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House of Abaddon (The State of Modern Science)

House of Abaddon

(The State of Modern Science)

By Richie Cooley

Licensed by:

Richie Cooley (2016)

Creative Commons: Attribution 4.0 International

The following essay uses mostly British spelling…

Is it just me or is the entire world losing its marbles? Every other headline seems to display the fact that our collective psyche is becoming more and more off key. We seem to be in the midst of Bizarro World. Nothing proves this greater (in my opinion) than what is happening in the genre science. To start this essay let me first state my thesis: secular scientists are out of their gourds, and this is bound to have disastrous effects, compounding the other multitudinous troubles.

First of all let’s go back a few decades. From the second half of the 1800s up to the 1960s you weren’t a “cool” scientist unless you were a Darwinist or a Neo-Darwinist. Nothing else would do. Darwinism was at the same time both the eighth wonder of the world and the most eminent, incontrovertible fact to ever grace the mind of mortals (and of course “mortals” were all that had ever existed or would exist.)

Things begin to change in the 1960s and 70s. Carl Sagan in the 60s and Francis Crick in the 70s discussed the idea of directed panspermia. This was the shocking idea that life on earth perhaps originated elsewhere and was sent here intentionally.

The panspermia theory in general is usually divided into two groups: those who believe it was intentionally directed by intelligent aliens versus those who believe it just happened to arrive via a comet or asteroid, etc. The general idea has been floated by scientists occasionally in the past (see Lord Kelvin for example), but has never garnered broad support (and certainly aliens never loomed large). That has since changed. Francis Crick might not have originated the idea of panspermia, but his credentials and the sensational “directed” claims surely helped to start a fire that has now blazed brighter than Lord Kelvin or Hermann Von Helmholtz could have ever imagined.

Panspermia is now a major theory that has almost become a forgone conclusion for many in the academies. The question is, how does it fit in with normal Darwinian ideas? The answer is that it doesn’t. Many in the scientific community are probably banking on the very strong probability that not a lot of people will make that connection. Some have made it nevertheless, and have even been very candid over the fact that acceptance of panspermia means the demise of key Darwinian fairy tales. For example, a secular scientist at panspermia.org stated…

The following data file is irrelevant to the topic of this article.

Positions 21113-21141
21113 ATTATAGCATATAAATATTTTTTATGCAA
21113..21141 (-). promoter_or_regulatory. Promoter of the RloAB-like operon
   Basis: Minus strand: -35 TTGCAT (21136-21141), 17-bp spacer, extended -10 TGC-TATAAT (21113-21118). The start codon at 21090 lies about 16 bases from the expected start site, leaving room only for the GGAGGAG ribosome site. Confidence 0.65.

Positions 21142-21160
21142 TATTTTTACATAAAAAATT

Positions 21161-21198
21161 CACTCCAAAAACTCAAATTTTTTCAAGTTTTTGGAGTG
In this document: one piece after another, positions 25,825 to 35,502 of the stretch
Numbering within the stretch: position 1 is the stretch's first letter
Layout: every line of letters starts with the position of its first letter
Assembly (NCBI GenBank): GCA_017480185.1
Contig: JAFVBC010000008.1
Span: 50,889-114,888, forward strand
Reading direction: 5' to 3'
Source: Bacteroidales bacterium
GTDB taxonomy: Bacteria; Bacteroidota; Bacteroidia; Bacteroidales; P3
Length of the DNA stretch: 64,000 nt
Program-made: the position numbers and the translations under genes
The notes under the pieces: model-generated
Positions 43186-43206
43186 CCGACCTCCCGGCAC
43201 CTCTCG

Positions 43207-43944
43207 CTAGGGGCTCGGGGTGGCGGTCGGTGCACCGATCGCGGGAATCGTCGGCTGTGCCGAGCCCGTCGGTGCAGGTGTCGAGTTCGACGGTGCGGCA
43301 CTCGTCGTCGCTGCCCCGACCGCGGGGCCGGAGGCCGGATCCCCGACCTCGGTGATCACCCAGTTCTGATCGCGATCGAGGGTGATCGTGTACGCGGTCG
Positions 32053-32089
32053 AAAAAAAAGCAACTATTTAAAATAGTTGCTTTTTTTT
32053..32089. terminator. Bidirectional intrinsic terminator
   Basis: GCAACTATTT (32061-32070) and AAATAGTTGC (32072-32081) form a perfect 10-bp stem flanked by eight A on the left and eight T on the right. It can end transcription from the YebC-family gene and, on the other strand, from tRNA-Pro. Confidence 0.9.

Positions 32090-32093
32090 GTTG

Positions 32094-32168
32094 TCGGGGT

Until the emergence of panspermia, science believed that our whole planet was a biologically closed system. If so, the closed-system experiment is already well under way with proven, planet-wide results in favor of Darwinism. But the mere possibility of panspermia changes the situation entirely. One can no longer safely claim that the planet is a biologically closed system. Therefore, any instance of biological progress on Earth may result from the expression of genes acquired from elsewhere. In other words, the whole planet is subject to genetic contamination from space. If science ought to be sceptical of claims that have weak support, it should now be sceptical of the Darwinian account of evolutionary progress.

Other widely accepted theories have been overthrown after careful scrutiny. An example is the “luminiferous aether,” believed to be the medium in which light waves propagate. Following the Michelson-Morely experiment it was abandoned, and the theory of relativity emerged.

With Darwinism, the problem up to now has been that there was no scientific alternative . Both Darwinians and creationists said that there were only two choices -- and only one of them is scientific. But now we know that biological input into our planet’s biosphere from elsewhere is possible. This possibility makes strong panspermia a scientific alternative to Darwinism. [http://www.panspermia.org/oseti.htm]

I highlighted a line above. Did you catch the drift of it? This scientist seems to be saying that up till now we’ve basically been stuck with Darwinism because there was no alternative apart from special creation by God. With panspermia they now have another alternative. Some may still call it Darwinism but it is nothing of the sort, unless it is acceptable to call it “Double-Neo-Darwinism with an endless supply of materialistic miracles.” Please read between the lines: the acceptance of panspermia means that Darwinian evolution failed as a theory. It failed. Don’t let CNN or the BBC gloss this fact over with declarative statements devoid of intrinsic fortitude.